This right here would seem to be the true danger of nuclear weapons. Not that they blow things up on their own, but that they release Magic Rays that can turn people into galaxy-eaters.
posted by JHarris at 2:47 PM on June 10, 2011 [1 favorite]


How many normal human construction jobs does Colossus replace? One.

The internet tells me that colossus can lift 100 tons. He also has some kind of superhuman endurance. That's a lot of power.

Let's put him in a generator and give him a piston to push. Let's say he can move the piston back and forth 1m every 2 seconds, applying a force equivalent to lifting a 100 ton weight. Let's also assume he can apply the same force pulling the piston back down. Thumbnail calculation tells me that he'd be putting out just a bit shy of a megawatt of power. Pessimistically, let's say that he can hand-power a 500 kW generator. At 5 cents per kW/h he's making $2500 an hour. Quite a lot of that would need to go to generator maintenance, but he's clearly not going to go broke.
posted by justsomebodythatyouusedtoknow at 4:08 PM on June 10, 2011 [2 favorites]


How could anyone with extraordinary psychic abilities, let alone anyone who knew even the slightest about Magneto's personal history, make such an unforgivable error in strategy?

Maybe Charles has zero experience trying to be tactful with someone whose mind he can't read?
posted by straight at 4:21 PM on June 10, 2011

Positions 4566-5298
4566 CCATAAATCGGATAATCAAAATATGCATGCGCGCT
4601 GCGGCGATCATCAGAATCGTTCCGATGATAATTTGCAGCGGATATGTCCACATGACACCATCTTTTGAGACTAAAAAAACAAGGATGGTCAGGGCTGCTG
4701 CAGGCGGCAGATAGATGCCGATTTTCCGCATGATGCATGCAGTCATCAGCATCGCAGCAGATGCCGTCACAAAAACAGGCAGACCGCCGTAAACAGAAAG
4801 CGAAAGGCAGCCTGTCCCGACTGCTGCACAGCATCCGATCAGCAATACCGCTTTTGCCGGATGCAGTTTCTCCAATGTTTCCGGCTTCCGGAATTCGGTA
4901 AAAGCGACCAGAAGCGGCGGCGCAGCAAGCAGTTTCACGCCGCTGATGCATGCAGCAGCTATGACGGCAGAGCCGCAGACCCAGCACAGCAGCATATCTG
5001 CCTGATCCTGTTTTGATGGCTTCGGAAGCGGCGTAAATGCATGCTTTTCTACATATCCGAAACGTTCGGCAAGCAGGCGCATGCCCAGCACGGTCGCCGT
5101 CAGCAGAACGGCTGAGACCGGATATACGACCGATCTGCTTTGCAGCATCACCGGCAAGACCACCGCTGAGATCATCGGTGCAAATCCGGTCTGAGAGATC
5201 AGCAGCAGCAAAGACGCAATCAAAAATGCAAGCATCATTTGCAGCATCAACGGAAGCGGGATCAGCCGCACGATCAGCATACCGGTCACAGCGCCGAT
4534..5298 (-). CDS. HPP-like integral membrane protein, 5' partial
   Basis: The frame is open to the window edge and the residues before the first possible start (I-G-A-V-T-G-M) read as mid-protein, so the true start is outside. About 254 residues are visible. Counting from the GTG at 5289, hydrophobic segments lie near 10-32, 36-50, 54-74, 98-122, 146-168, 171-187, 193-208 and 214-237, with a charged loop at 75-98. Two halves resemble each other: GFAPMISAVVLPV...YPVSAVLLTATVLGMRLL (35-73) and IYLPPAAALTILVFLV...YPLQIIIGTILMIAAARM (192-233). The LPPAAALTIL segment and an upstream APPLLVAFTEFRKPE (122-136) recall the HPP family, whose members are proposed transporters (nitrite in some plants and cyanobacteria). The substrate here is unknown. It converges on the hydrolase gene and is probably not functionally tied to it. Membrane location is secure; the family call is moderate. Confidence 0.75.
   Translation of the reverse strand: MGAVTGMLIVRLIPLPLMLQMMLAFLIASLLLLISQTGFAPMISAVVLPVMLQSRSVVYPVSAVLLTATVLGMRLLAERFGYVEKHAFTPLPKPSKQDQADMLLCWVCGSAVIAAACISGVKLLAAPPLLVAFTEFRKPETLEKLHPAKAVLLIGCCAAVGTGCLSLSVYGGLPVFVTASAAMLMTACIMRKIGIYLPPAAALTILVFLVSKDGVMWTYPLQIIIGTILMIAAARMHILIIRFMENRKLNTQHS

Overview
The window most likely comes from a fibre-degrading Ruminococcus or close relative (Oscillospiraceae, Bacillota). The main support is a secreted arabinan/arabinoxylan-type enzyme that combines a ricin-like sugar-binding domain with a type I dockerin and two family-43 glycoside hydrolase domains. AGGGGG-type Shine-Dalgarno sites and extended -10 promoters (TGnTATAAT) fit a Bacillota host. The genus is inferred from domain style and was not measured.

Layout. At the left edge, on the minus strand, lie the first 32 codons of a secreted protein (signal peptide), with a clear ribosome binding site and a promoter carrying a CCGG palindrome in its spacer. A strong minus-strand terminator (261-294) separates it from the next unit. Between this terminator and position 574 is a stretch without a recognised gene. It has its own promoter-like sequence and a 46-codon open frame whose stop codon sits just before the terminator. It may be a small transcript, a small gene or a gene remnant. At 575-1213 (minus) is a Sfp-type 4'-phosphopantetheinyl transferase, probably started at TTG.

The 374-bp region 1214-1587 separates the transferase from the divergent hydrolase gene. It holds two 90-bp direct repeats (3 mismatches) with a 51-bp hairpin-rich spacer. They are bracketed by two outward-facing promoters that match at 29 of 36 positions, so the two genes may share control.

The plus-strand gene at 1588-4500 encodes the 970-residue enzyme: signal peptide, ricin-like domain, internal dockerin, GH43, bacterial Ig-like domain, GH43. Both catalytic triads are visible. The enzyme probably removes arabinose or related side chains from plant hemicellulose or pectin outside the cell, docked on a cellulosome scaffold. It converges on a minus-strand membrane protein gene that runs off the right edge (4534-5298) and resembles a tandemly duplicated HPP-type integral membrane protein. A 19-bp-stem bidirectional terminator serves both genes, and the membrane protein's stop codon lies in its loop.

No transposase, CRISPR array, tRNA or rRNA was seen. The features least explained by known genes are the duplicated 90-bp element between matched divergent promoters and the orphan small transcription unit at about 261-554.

Actually, I found Origins: Wolverine quite entertaining. It's internally consistent, Sabertooth's and Wolverine's personalities and motivations are well-established (Liev Schreiber is excellent), Cyclops has a redemptive moment to balance the character's utter inanity in the earlier films, and Gambit, possibly my favorite X-man of all, is introduced in a neat little seedy gambling-hall sequence.

I did miss Magneto (any film is made better by the introduction of Sir Ian McKellan), and Duke and John Wraith (aka Kestrel, played by Will.i.am) annoyed the hell out of me, but it wasn't long until they met their untimely demise, so it's all good as far as I'm concerned.


I agree that Schreiber was far and away the best thing about the movie, and it frustrated me to think how his performance was mostly wasted in a pretty typical Hollywood action flick. Jackman was reliably good, but the script was a mess. It totally mucked up two awesome characters. Also, Gambit happens to be my favorite X-Man as well, and I was pretty underwhelmed by his portrayal. And by the end of the movie, they're just cramming in as many mutants as they can for no other reason than blatant fan service. Cyclops! Guardian and Vindicator! Emma Frost! And then there's the terrible, digitally altered cameo by Patrick Stewart at the end. (In fact, the best thing First Class did was pretty much ignore Emma's appearance and Charles' crippling in Origins, which the newer movie totally contradicts.)